colours and scents of Asia. It is a truly bustling town and at times you have
to push your way through crowds and merchandise that spill over into the
sidewalk from the many shops, especially along Pryer Street. Here you find
bargain clothing, cheap watches, jewellers, birds nests, Indonesian
cigarettes, cobblers, preserved ducks and other exotic foods, and much what
could be collected under the term ‘colonial ware’ in a happy profusion. The
shops are mingled with restaurants that serve all sorts of delicious foods,
from 'coto Makassar' over Indian ‘roti canai’ to Chinese fried noodles.
Sandakan Central Market is where you find perhaps the most amazing and largest
variety of seafood in Sabah, along with vegetables, spices and oils, cheap
clothing and Indonesian sarongs. The busiest time is on Sunday, when it is
tamu (open market) in Sandakan! In the harbour behind the market you find the
wooden vessels of Suluk fishermen, and those of barter traders from the
Philippines. Located a short walking distance from the centre of town at
Kampung Buli Sim Sim, which is a large water village where the neat wooden
houses are perched on stilts above the sea and reached by plank walkways.
In the evening, Sandakan offers a variety of night markets and food stalls
popping up everywhere and selling local charcoal grilled specialities, from
freshly caught fish and squid to chicken wings and 'Western Burgers', all
served with a hot chilly sauce. Local restaurants and coffee shops are open
until late, serving Chinese and Malay cuisine at its best, in convivial and
unpretentious company. But the town gets quiet rather early in the evening;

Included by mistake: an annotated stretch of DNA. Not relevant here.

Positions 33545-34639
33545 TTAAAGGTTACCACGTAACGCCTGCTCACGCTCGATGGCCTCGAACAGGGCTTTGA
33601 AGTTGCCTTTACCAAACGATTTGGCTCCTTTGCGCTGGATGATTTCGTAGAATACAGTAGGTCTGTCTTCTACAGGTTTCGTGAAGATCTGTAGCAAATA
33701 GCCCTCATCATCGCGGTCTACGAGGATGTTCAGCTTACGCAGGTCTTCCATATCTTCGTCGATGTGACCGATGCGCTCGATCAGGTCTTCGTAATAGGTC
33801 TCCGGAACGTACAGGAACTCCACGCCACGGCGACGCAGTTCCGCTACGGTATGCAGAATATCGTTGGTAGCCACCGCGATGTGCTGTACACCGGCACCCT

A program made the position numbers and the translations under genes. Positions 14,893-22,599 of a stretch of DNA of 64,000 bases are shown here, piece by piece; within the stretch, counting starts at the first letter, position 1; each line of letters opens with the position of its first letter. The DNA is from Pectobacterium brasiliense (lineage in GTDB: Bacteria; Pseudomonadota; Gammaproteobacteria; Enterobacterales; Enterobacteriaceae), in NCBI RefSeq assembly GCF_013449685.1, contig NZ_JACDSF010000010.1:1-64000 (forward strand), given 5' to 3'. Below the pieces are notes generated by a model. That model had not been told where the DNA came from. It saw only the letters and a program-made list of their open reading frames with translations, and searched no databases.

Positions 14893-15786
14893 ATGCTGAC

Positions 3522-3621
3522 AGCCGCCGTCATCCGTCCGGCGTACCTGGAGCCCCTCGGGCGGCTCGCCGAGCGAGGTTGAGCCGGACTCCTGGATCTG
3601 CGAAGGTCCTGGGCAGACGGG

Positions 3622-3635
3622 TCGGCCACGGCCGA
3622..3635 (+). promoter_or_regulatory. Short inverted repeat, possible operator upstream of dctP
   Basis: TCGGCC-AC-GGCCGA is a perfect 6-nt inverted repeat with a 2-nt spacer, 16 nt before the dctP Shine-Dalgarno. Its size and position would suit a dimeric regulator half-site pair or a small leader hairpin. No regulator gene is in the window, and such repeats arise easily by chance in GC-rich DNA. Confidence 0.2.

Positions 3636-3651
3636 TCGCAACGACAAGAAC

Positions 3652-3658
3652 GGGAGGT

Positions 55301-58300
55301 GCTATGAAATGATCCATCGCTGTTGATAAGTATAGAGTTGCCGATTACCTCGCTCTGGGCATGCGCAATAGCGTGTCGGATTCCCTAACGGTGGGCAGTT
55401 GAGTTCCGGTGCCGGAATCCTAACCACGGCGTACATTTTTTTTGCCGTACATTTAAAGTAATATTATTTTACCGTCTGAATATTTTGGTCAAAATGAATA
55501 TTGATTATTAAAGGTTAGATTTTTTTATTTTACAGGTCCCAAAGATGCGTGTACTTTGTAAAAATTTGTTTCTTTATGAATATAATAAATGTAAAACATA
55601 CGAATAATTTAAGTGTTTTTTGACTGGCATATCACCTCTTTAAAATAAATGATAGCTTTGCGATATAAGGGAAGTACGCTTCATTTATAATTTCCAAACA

people in Sandakan get up early in the morning!
There are the four-star Sabah Hotel and the three-star Sandakan Hotel. A
five-star hotel will be built as part of a new urban re-development project -
the Sandakan Harbour Square.
There is a highway that cuts across Sabah from the East Coast to the West
Coast, linking the town with Kota Kinabalu that take visitors through a
Sights & Places to
Visit in Sandakan
Australian WWII Memorial - Agnes Keith House - The English Tea House - The
Sam Sing Kung Temple - Puh Jih Shih Buddha Temple - St Michaels & All
The dive island
paradise surrounded by a massive coral reef. It's small enough to be
private and far enough to be isolated.
Lankayan is not only for discerning divers but for anyone who appreciates
the tranquility of a paradise island that offers magnificent seascapes
Island Park is a safe haven for the endangered green and hawksbill
turtles. Visitors can go to Selingan Island to witness the rare
opportunity to watch turtle landings and lay their eggs
Other Places of
Interest around Sandakan
Agop Batu Tulug - Gomantong Caves - The Sandakan Crocodile Farm
The centre allows a close-up view of these arboreal creatures and visitors
can observe trainers teaching orphaned or displaced Orang Utan apes to
adapt in their natural habitat.
Labuk Bay Proboscis Monkey Sanctuary
This sanctuary makes an easier and more accessible place for seeing this
handsome monkey only found naturally in Borneo
sustains one of the world's richest ecosystems and is the only place in
Sabah or even Borneo for that matter, that the wildlife is so accessible